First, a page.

House Condemns Resurgence of Military Coups in West Africa

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•Urges international community to impose sanctions

•African group blames growing discontent with elected leaders

Michael Olugbode and Udora Orizu in Abuja

The House of Representatives, yesterday, condemned the resurgence of military coups in the West African subregion, fearing that the development posed great danger to democratic values.

The House, therefore, urged the federal government to mobilise other nations and stakeholders to jointly impose strong sanctions.

In the same stretch, Africans Rising for Justice, Peace & Dignity, has also identified growing discontent with elected leaders as the cause of growing coup d’etat in Africa.

Nigerian lawmakers, while further urging the Civil Society Organisations across the sub-region and internationally, to condemn coups, they pleaded with them to support political parties, and parliaments to work for the immediate restoration of democratic governance in the affected nations.

They equally called on the United Nations and its agencies as well as the international community to impose total sanctions on those countries, where coup d’état had been taking place in West Africa.

The resolutions followed the adoption of a motion of urgent public importance, titled, “Creeping Resurgence of Military Coups in the West African Subregion,” moved by Hon. Julius Ihonvbere (APC, Edo) at the plenary.

Ihonvbere noted with apprehension the frightening emerging trends of military coups in the West African sub-region, the most recent coup in Burkina Faso.

He also noted that for the fourth time in only six months, violence has facilitated the transfer of power in West Africa with Guinea, Mali, (twice in the past seventeen months) and Chad seeing new leaders emerge from their respective militaries, and Burkina Faso a few days ago, witnessed the overthrow of President Roch Kabore.

The lawmaker said that this illegal takeover of power from democratically elected government violates several national constitutions, international conventions and protocols established by multilateral organisations, donors and development partners.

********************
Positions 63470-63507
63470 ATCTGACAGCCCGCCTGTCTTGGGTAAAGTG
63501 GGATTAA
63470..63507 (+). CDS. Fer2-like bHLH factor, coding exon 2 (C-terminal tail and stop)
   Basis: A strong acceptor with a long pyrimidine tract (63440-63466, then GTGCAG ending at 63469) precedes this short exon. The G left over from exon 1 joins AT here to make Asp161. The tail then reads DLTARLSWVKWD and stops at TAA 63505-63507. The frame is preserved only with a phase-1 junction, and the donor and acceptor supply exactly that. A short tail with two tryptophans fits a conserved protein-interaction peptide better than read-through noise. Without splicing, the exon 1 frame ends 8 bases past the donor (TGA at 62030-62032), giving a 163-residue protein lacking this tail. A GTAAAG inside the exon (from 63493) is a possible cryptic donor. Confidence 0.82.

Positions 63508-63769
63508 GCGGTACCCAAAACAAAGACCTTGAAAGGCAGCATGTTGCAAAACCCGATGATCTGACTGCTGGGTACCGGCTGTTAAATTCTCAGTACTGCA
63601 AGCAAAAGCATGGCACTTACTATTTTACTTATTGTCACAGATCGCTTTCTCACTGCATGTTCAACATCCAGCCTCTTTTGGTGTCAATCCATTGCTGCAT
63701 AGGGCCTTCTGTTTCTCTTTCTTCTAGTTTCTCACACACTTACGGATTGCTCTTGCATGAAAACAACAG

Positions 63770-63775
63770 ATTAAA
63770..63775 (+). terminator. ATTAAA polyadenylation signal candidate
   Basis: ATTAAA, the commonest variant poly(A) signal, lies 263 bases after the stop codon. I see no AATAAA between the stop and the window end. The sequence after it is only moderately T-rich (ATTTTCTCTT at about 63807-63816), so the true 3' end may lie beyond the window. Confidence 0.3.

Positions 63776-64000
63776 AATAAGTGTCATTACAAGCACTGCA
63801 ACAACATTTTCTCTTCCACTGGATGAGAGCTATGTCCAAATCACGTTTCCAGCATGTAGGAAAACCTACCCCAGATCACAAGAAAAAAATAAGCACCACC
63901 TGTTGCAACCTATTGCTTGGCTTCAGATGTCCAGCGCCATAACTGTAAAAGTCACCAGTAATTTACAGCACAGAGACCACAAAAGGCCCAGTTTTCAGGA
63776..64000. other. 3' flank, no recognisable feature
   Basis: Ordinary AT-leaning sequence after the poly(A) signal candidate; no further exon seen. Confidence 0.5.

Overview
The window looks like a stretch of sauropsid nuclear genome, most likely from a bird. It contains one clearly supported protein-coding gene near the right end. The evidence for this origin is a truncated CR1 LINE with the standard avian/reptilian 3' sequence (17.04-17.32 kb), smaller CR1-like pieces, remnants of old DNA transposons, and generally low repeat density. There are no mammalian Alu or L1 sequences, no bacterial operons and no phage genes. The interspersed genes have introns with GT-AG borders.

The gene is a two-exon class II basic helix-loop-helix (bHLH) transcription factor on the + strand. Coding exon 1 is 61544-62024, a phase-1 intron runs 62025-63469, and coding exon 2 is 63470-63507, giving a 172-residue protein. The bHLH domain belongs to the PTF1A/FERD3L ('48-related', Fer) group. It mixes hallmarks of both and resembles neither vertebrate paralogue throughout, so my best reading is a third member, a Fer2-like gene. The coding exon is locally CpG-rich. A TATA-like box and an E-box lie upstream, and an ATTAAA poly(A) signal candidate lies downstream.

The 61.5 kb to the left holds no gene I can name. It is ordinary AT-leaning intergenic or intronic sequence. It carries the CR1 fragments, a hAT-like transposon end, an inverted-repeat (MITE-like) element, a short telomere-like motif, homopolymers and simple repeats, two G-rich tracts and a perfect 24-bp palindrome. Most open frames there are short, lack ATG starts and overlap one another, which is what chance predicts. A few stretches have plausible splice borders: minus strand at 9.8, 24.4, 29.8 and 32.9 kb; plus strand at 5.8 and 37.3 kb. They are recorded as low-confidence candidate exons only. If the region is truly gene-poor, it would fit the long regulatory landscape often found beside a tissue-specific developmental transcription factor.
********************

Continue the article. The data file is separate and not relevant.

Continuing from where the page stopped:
He said the House was aware that since Nigeria, transited from military to civilian in 1999, there had been a strong sense that the days of Military coups were effectively over, but that with this emerging trend, that positive trajectory is now being reversed with the rather quick successive coups in the aforementioned countries.

He worried that coups subvert political processes, promote tensions and violence, suffocate democratic spaces, suppresses basic freedoms, contain civil society and promote corrupt undemocratic governance.

He, therefore, warned that if the trend was not immediately and firmly checked, it could erode the democratic achievements made thus far, distort the emerging culture of constitutionalism, and promote opportunistic and undemocratic actors in the region, and by extension the continent.

Contributing in support of the motion, the Minority Leader, Hon. Ndudi Elumelu, said the lesson in the coups was that African democratically-elected leaders must wake up and deliver good governance to their people.

He noted that bad governance would lead to frustration and resentment among the citizenry, allowing them to fall to the temptation of supporting undemocratic change of government.

On his part, the Chief Whip, Hon. Mohammed Tahir Monguno, was of the view that the worst democratic government would always be better than the best dictatorship as the freedom enjoyed in the former remained unequalled.

However, Africans Rising for Justice, Peace and Dignity, a Pan-African social movement of over 30,000 members working to foster an Africa-wide solidarity and unity of purpose of the peoples of Africa, in a statement, yesterday, condemned the coup in Burkina Faso.

The movement said, “We know the military takeover is a manifestation of citizens’ frustrations with the country’s leadership, but a coup is never a long-term solution for peace.

“As we have seen across the continent, a coup d’etat is often a symptom of a people and a country that feel their constitutional governments are unable to bring promised development and stability.

“Such is the case in Burkina Faso, where years of protests have been held by activists and concerned citizens calling out their government’s inability to protect them from terrorist attacks, which have resulted in over 2000 deaths since 2016 and the displacement of more than 1.5 million Burkinabes in the past decade.”

Co-Coordinator of the movement, Muhammed Lamin Saidykhan, in the statement was quoted as saying: “The people of Burkina Faso are tired of living under the threat of violence and they demand a political leadership that can effectively defend their human right to safe and secure living. As a Pan-African movement of the people, Africans Rising fully supports their rights to a peaceful existence and a stable democratic government.”